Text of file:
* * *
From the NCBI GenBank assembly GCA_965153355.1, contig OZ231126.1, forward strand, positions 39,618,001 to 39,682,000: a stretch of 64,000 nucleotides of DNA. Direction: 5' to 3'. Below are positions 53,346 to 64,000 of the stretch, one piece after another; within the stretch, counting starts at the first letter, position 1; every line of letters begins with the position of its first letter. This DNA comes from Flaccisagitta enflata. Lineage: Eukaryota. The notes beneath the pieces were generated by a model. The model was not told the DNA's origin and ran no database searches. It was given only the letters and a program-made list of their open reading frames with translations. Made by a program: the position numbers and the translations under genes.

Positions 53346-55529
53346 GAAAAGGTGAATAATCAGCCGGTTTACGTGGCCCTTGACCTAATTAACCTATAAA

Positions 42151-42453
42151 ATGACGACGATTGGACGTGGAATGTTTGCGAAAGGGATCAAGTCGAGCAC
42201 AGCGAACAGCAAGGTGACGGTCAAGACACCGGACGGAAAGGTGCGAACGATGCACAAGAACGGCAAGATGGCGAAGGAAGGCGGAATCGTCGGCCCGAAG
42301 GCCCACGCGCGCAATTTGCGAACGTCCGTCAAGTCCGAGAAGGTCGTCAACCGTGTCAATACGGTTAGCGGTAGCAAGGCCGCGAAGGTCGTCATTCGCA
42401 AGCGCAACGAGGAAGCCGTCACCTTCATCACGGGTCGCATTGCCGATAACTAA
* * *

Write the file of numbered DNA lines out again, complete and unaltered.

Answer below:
From the NCBI GenBank assembly GCA_965153355.1, contig OZ231126.1, forward strand, positions 39,618,001 to 39,682,000: a stretch of 64,000 nucleotides of DNA. Direction: 5' to 3'. Below are positions 53,346 to 64,000 of the stretch, one piece after another; within the stretch, counting starts at the first letter, position 1; every line of letters begins with the position of its first letter. This DNA comes from Flaccisagitta enflata. Lineage: Eukaryota. The notes beneath the pieces were generated by a model. The model was not told the DNA's origin and ran no database searches. It was given only the letters and a program-made list of their open reading frames with translations. Made by a program: the position numbers and the translations under genes.

Positions 53346-55529
53346 GAAAAGGTGAATAATCAGCCGGTTTACGTGGCCCTTGACCTAATTAACCTATAAA

Positions 42151-42453
42151 ATGACGACGATTGGACGTGGAATGTTTGCGAAAGGGATCAAGTCGAGCAC
42201 AGCGAACAGCAAGGTGACGGTCAAGACACCGGACGGAAAGGTGCGAACGATGCACAAGAACGGCAAGATGGCGAAGGAAGGCGGAATCGTCGGCCCGAAG
42301 GCCCACGCGCGCAATTTGCGAACGTCCGTCAAGTCCGAGAAGGTCGTCAACCGTGTCAATACGGTTAGCGGTAGCAAGGCCGCGAAGGTCGTCATTCGCA
42401 AGCGCAACGAGGAAGCCGTCACCTTCATCACGGGTCGCATTGCCGATAACTAA